Amherst Magazine
Theodore Phinney Greene '43

We of the Class of 1943 lost one of our brightest stars when Ted Greene died on January 15, 2007, in Amherst after a three-year struggle with pancreatic cancer.

Although born in New York City during a period when his father was affiliated with a church in Manhattan, Ted had strong New England roots and a solid Amherst College heritage, with both grandfathers, his father, four uncles and several other relatives having preceded him here.  In choosing our College, after finishing first in his class at Exeter, he turned down a full scholarship offered by Harvard.  As an undergraduate, Ted compiled an impressive record on the way to magna cum laude in history at our accelerated wartime graduation in January of 1943: Phi Beta Kappa as a junior; Sphinx Society; secretary of the Student Council; editor in chief of Touchstone, our student magazine; chapter president of Alpha Delta Phi, Amherst’s oldest national fraternity; secretary of the Class of 1943; Bond Fifteen; and Scarab.  He also lettered in soccer and was active with the Christian Association.

Two weeks after graduation Ted entered the US Army, and after training, was assigned to serve as a weather forecaster in the Army Air Corps at Denver, CO, for the rest of WWII.  Ted once wrote that it was at the post library at Buckley Field that he discovered “the joys of American history.”  He also made a far more important discovery in the person of Mary Jane (“Jary”) England, a librarian at the Denver Public Library.  Ted and Jary were married in 1947 after Ted left the service with the rank of staff sergeant and had received an MA in history at Columbia University.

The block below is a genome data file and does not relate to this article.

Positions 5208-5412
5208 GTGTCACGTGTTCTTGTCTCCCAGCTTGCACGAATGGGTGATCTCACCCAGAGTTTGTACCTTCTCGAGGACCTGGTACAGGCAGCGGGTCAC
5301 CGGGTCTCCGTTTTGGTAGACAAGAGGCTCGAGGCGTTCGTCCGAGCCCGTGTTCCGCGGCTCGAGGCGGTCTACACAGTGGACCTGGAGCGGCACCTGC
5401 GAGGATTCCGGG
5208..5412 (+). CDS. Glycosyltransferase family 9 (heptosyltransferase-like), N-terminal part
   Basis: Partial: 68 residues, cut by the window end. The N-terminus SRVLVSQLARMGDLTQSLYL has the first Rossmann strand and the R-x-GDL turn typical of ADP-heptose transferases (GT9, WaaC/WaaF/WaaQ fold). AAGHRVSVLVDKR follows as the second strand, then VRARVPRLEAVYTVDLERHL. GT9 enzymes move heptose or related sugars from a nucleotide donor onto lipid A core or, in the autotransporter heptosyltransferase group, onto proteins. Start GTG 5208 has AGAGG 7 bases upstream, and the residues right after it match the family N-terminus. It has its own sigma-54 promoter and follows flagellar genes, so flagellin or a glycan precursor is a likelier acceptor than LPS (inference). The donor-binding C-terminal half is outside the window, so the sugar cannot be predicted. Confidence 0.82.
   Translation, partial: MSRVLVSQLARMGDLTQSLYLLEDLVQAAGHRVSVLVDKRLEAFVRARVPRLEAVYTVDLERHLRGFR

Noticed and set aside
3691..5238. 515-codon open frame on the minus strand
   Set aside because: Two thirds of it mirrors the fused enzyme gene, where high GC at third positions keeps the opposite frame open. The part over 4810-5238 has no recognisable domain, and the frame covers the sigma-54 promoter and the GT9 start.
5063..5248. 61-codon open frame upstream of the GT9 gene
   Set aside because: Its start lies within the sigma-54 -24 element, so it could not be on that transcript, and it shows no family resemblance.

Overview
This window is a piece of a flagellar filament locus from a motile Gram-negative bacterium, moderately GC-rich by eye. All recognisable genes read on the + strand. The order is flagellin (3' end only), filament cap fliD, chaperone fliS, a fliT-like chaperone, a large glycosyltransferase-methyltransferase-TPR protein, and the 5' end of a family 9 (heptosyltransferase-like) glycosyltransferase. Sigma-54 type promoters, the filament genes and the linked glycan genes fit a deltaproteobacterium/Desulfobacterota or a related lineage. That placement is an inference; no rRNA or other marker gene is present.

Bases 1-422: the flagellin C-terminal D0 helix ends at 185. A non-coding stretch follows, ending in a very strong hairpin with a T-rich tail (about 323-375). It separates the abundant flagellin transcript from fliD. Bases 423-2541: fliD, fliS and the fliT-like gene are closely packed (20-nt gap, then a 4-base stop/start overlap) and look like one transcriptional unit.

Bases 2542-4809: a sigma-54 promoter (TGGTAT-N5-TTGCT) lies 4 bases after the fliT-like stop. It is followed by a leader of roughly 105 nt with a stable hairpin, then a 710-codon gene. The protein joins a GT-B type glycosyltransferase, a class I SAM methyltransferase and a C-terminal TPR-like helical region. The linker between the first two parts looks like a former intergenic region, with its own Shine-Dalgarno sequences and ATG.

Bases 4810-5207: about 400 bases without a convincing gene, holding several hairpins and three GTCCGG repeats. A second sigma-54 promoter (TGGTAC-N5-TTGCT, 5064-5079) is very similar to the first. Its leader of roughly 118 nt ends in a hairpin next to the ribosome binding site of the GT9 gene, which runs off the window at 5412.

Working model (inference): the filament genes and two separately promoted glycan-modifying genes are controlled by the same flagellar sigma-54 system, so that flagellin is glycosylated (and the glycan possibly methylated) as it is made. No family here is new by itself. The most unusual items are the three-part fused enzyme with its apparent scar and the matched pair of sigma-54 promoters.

In 1953, after a stint as a lecturer at Columbia, Ted took a position offered in Amherst’s new American Studies Program and thus began his thirty-seven year career on the faculty in which he researched, wrote and taught history, mentored students and junior faculty members, and, as one of the most influential faculty members, was called on to advise both trustees and presidents of the College on crucial issues of the day.

As an undergraduate, Ted was clearly a serious student, but he also had a playful side.  He once told me, in discussing our classmate, Harry Keefe, about a Saturday afternoon during sophomore year when he and Harry, having completed an errand in Northampton and having some time on their hands, decided to drop in at one of the Smith College residence houses for a social visit.  Unbeknownst to them, there were two girls there expecting the arrival of two Dartmouth lads as blind dates.  Because Ted was driving a family station wagon with New Hampshire plates, the Smith girls mistakenly assumed that Ted and Harry had come from Hanover for them and indicated their readiness to go out with them.  An exchange of a wink and a nod between Ted and Harry sealed the deal, and they were off with the two girls to enjoy an evening at the Aqua Vitae Restaurant in Hadley.  They managed to keep their Amherst identities a secret from their dates but were obliged to confess the next day because another girl at that house recognized them and spoke up.